The Church of Saint Agnes: My Spiritual Home

19 Jun

Saint Agnes Church - Saint Paul

Everyone has a place that’s their spiritual home: a church, synagogue, mosque, dojo, yoga center, bedroom, closet, wherever. For me and my family, that spiritual home is the Church of Saint Agnes in the Frogtown neighborhood of Saint Paul. I’ve received all my sacraments there, as has our son (only baptism so far), and truly feel at peace when praying or participating in the space. To me it is holy, magical, sacred, beautiful, reverent, and most importantly, God’s house.


I’ll start with the logistics of the church and then move to my particular attachment to it.

Clergy: Father John Ubel is the pastor with three other priests in residence: Father John Paul Erickson, Father James McConville, and Father Timothy Cloutier. We also have three deacons: Deacon Harold Hughesdon, Deacon Bernard Pedersen, and Deacon Nathan Allen.

Mass: Sunday mass times: anticipatory on Saturday 5:15pm, 6:30, 8:30, 10am, and noon. Weekday masses: 8am M-Sat, 5:15pm MWF.

Confession: Two different time slots on Saturdays, 3:30-5pm and 7:30-9pm, as well as the first, third, and fifth Tuesday night circa 7:45pm.

To give you a brief historical overview, the church is over 100 years old and was built primarily by the German and Austro-Hungarian immigrants who lived in the neighborhood. The baroque style is modeled after the abbey church in Kloster Schlagl, a monastery in upper Austria. Unique features are its oxidized copper onion-shaped bell tower, its enormous statues of Saints Peter and Paul in the sanctuary, and its beautiful side altars dedicated to the Blessed Virgin Mary and Saint Joseph, on either side of the main sanctuary. There are several chapels as well: a lower level chapel, a back chapel on the main floor with a beautiful altar dedicated to Our Lady. I was baptized in the font at the back, as were our children!

The chandeliers are from the old State Capital, and the ceiling dome boasts beautiful artwork of Saint Agnes being welcomed into Heaven by Christ. The gold leaf adorning the ceiling was redone in the 80’s (I remember because slivers fell to the floor and we got to collect them!), and the stained glass windows are to die for. The choir loft and organ are large as well, and the lower level is complete with a large assembly room (Schuler Hall) as well as a kitchen, restrooms, and bride’s room.

What’s unusual about our church? The liturgy. We are one of the ONLY churches in the world where Haydn, Bach, and Beethoven masses are performed with members of the Minnesota Orchestra and Twin Cities Catholic Chorale. The exception is during Lent and the summer months, at which time you get the treat of the Gregorian Chant Schola (my dad’s been a member since forever). Have you ever experienced an orchestral mass? Did I mention that the mass is in Latin at the 10am mass? And that every other week, it’s the Extraordinary Form? This isn’t your normal mass. And it is all accomplished in under two hours. You don’t have to be Catholic or even spiritual to appreciate the beauty of the High Mass.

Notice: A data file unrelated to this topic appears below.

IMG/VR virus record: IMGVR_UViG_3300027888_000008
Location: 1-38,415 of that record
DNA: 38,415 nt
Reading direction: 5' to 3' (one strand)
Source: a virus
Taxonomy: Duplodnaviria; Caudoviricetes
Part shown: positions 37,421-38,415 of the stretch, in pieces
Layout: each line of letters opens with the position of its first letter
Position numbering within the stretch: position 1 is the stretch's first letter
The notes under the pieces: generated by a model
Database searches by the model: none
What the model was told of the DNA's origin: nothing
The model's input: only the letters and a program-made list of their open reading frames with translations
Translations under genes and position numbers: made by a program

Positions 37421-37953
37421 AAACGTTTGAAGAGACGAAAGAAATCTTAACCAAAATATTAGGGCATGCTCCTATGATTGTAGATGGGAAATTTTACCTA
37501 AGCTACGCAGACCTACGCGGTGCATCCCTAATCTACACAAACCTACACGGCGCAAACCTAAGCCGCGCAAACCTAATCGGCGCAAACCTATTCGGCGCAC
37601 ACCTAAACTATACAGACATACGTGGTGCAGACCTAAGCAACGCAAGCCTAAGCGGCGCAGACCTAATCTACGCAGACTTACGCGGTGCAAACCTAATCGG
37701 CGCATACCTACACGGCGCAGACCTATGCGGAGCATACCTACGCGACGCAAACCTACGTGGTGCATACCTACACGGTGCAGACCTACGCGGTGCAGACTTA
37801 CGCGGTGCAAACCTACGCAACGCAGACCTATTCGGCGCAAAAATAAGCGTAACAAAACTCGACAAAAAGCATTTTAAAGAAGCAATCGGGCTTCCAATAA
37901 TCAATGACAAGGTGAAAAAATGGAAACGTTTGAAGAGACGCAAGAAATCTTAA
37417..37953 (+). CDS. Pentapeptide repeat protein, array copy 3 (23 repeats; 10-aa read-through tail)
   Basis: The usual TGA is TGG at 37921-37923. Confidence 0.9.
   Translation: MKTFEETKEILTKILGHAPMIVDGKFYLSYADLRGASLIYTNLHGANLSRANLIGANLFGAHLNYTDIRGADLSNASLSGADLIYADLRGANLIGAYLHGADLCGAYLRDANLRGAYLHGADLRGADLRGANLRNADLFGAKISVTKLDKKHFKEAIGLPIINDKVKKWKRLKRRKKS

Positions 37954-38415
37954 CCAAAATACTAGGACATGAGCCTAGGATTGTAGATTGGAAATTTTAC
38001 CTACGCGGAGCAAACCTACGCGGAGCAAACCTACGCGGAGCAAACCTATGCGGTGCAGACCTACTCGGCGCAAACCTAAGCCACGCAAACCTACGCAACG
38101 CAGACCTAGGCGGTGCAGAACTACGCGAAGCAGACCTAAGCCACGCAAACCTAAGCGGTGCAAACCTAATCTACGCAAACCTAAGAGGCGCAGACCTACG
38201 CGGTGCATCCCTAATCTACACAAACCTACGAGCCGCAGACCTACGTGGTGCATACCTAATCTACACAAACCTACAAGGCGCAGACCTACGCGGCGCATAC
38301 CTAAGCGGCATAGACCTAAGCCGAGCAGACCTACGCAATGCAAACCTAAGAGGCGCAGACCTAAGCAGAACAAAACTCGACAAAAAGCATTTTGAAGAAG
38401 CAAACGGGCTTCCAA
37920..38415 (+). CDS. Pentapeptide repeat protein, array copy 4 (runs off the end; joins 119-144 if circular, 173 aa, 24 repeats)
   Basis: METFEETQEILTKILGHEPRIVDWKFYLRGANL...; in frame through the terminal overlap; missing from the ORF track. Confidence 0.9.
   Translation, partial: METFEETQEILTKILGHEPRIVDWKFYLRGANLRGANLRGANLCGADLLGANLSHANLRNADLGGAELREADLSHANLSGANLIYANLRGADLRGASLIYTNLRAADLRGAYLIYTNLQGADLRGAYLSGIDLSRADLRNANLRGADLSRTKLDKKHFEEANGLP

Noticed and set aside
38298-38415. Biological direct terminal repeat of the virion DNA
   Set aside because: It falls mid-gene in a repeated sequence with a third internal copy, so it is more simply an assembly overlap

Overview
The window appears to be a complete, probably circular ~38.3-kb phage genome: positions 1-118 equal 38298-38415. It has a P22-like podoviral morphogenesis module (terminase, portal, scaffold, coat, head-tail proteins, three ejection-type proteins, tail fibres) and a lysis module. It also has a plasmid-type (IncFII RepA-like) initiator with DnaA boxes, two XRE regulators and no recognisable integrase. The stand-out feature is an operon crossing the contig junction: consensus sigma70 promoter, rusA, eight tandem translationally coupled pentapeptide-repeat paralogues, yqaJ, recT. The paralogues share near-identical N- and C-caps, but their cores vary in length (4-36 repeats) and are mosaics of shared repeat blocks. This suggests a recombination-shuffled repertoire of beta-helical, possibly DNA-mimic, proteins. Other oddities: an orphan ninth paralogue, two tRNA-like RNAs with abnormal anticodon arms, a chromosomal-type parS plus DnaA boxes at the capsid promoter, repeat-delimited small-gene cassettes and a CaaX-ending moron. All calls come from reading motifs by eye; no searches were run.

Saint Agnes Church - Saint Paul

What’s the kernel of our church that has kept me coming back all these years, now as a parishioner? The reverence. The verticality of it. The peace. The sense of quiet reflection. It’s a church where we kneel for communion at the communion rail, where you see all ages & family sizes (especially the larger families!), and where the focus is all on God. The mass is truly a reenactment of Calvary in that it’s the sacrifice of the mass. It’s a church where people from many walks of life, faith, and the spectrum of Catholicism are welcome. I feel spiritually replenished when I’m there.

Yes, there are lots of community groups to join, yes there’s a vibrant and booming coffee & donuts replete with children running around, yes there’s a role for everyone who wants to become involved. But you don’t have to be involved in the social aspect, and no one will be pressuring you at the back of church to become so.

It’s been my spiritual home for decades, and we plan to stay here with our children. After every mass, both my husband and I remark on our appreciation for Saint Agnes on our way to the car. Having lived in other states (and countries), there’s just no place like your spiritual home.

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-Nell Alt

3 Responses to “The Church of Saint Agnes: My Spiritual Home”

  1. Molly June 28, 2012 at 6:40 pm #

    I love the idea that a space can contain a spiritual presence, even though God is all around us always. Clearly St.Agnes is a special place, one where the hush has a vibrancy and the candles an energy that brings joy to a prayerful soul.


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